Interesting. I just read the article you posted. As a regular Southwest flyer (90% of the 85,000 miles I logged in the air last year were on Southwest – just 2,000 on United), I’ve heard many calls for people to voluntarily give up their seat for an overbooked flight. I’ve never seen a paying customer bloodied and dragged from their seat like a dog to make room for an employee. And, as the article you posted points out, this particular flight was not overbooked. It was full, but then had to accommodate four deadheading employees. 

We can talk about rules, and laws, and safe conveyance and the difference between a contract and a seat, but the core underlying issue here is service and respect for your customer. Had the company respected their passengers enough to honor their commitment to them, this would not have happened. Had the company been concerned with service over process, and had simply upped the offer to deplane (I’ve heard Delta offers of up to $1500 plus lodging and fare), this would not have happened. 

Air travel has become commoditized, and is very challenging today. Stress levels are high. People are growing weary of being handled like cattle. To be fair, we’ve also seen a decline in decorum and behavior of the passengers. In this environment, everything an airline can do to serve people with respect will help raise the bar for all.

The company lost almost $300,000,000 in stock value in a single day over this incident. They are the subject of the most brutal internet meme assault I think I have ever seen. It is a story that will become a case study in business management classes all over the world. Yet, the tendency for the company and employees to continually smear and blame the paying customer for not responding properly to THEIR INITIAL ACTION tells me that United corporate culture is severely damaged, and poorly prepared to survive in today’s information age. 

They would be much better off in this case trying to learn a lesson rather than teach a lesson.

And her response? She told me that, “People can write until the cows come home but WE at United are standing tall and proud as WE know more to this story. We also understand how this industry operates. Many don’t, which comes through w/their responses.”

And that, my friends, was the most revealing and clarifying moment for me regarding what may be the ingrained corporate culture at United Airlines. Hey, “we” know how the industry operates, so stuff it. We have a Contract of Carriage, so stuff it. We have rules and procedures, so stuff it if you cannot understand them.

To a large degree, she is right; we don’t know their industry. And that is the very crux of the problem for them. In the information driven age of social media, we only know what we see, what we see drives our perception, and our perception becomes our reality. Even if John Q. Public doesn’t know the full story, the company must effectively deal with the story John Q. Public knows. That is something the response from United Airlines and their employees demonstrates they do not yet comprehend.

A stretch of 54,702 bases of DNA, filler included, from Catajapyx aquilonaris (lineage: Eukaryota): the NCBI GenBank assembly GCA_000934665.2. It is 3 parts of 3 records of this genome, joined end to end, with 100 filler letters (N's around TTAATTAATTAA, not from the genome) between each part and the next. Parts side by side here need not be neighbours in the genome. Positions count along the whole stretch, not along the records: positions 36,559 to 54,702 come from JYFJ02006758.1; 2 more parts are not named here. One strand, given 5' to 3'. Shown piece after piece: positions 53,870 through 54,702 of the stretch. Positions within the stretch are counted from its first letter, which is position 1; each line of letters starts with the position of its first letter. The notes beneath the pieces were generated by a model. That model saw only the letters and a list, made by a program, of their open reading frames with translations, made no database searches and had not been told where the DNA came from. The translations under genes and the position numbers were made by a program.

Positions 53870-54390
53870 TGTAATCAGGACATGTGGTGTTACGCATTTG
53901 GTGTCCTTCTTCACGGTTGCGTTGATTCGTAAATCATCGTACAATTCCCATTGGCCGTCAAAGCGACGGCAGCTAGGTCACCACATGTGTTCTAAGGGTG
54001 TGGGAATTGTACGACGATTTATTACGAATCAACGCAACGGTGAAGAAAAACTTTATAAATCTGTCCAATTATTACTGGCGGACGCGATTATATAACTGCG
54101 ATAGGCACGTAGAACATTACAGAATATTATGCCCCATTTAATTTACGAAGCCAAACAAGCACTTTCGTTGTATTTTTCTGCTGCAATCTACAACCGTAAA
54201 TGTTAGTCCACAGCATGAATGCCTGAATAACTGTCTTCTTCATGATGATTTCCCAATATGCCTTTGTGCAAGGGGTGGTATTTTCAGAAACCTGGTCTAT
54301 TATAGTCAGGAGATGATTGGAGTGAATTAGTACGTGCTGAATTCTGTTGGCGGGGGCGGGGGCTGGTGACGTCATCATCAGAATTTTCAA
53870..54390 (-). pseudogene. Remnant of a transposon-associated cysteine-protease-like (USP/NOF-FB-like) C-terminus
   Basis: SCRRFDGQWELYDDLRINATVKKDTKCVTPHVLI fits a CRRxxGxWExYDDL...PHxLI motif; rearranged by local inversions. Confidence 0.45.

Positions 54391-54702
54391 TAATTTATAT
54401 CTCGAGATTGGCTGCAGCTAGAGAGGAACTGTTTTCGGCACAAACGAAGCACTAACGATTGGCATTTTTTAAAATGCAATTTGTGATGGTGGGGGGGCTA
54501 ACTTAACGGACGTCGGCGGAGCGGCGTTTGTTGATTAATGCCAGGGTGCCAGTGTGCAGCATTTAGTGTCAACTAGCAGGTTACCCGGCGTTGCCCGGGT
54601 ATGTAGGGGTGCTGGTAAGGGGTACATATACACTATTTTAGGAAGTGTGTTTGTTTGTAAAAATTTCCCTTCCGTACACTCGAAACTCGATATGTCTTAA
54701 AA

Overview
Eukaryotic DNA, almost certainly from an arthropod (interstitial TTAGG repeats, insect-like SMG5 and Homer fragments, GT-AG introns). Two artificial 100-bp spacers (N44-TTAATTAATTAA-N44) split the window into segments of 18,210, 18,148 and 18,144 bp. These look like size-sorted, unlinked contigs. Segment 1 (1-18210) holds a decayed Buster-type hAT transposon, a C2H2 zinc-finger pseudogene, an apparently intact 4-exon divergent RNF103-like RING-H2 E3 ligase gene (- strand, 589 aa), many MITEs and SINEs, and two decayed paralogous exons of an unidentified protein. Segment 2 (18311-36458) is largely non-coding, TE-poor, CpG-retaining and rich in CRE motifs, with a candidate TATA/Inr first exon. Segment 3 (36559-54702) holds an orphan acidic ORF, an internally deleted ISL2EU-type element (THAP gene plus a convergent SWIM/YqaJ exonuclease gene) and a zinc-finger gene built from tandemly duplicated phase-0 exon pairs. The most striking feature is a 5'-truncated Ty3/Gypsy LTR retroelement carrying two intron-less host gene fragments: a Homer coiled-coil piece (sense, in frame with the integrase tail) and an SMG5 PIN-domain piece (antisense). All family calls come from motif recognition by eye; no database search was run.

Telling us the passenger was a bad man 10 years ago is a laughable attempt at deflection, and an intellectually dishonest attempt to escape blame for decisions made by the company. We may or may not be poorly informed, but we are certainly not stupid.

Could a similar incident happen at your company? Here in the workers’ comp industry, the foundation for potentially negative outcomes is often laid before we barely get involved. If an employee in your company compounds a problem and creates a social media backlash, what would your response be? Would you be open, approachable and transparent? Or would you blame, obscure and deflect?

At United, the easiest solution would be to not have experienced this problem. The first solution might have been better scheduling for that flight crew who needed seats. If an unexpected incident caused a crew change and a needed last minute accommodation, recognizing that you are inflicting serious inconvenience and hardship to some of your paying customers would have helped avoid this. The offer for volunteers could have increased to $1,000, and then $1,500 dollars. It would become an auction of sorts, with some passengers not biting at any price. But some would, and holding out for the next level might mean losing the offer on the table before you. It sounds expensive, but, trust me, creating happy customers is much cheaper in the long run. Delta Airlines apparently gets this concept. They just increased their overbook compensation limits to almost $10,000.

Failing all that, however, they were left with one hell of a public relations mess. Watching them willingly fall into the pit and wallow in the mud is not a pretty sight. They chose process and protocol over service and respect, and they are paying a tremendous price for that choice.

Because as bad as the forced removal was to see, it is the self-inflicted wounds of an outdated and misfocused corporate culture that are going to leave a permanent mark.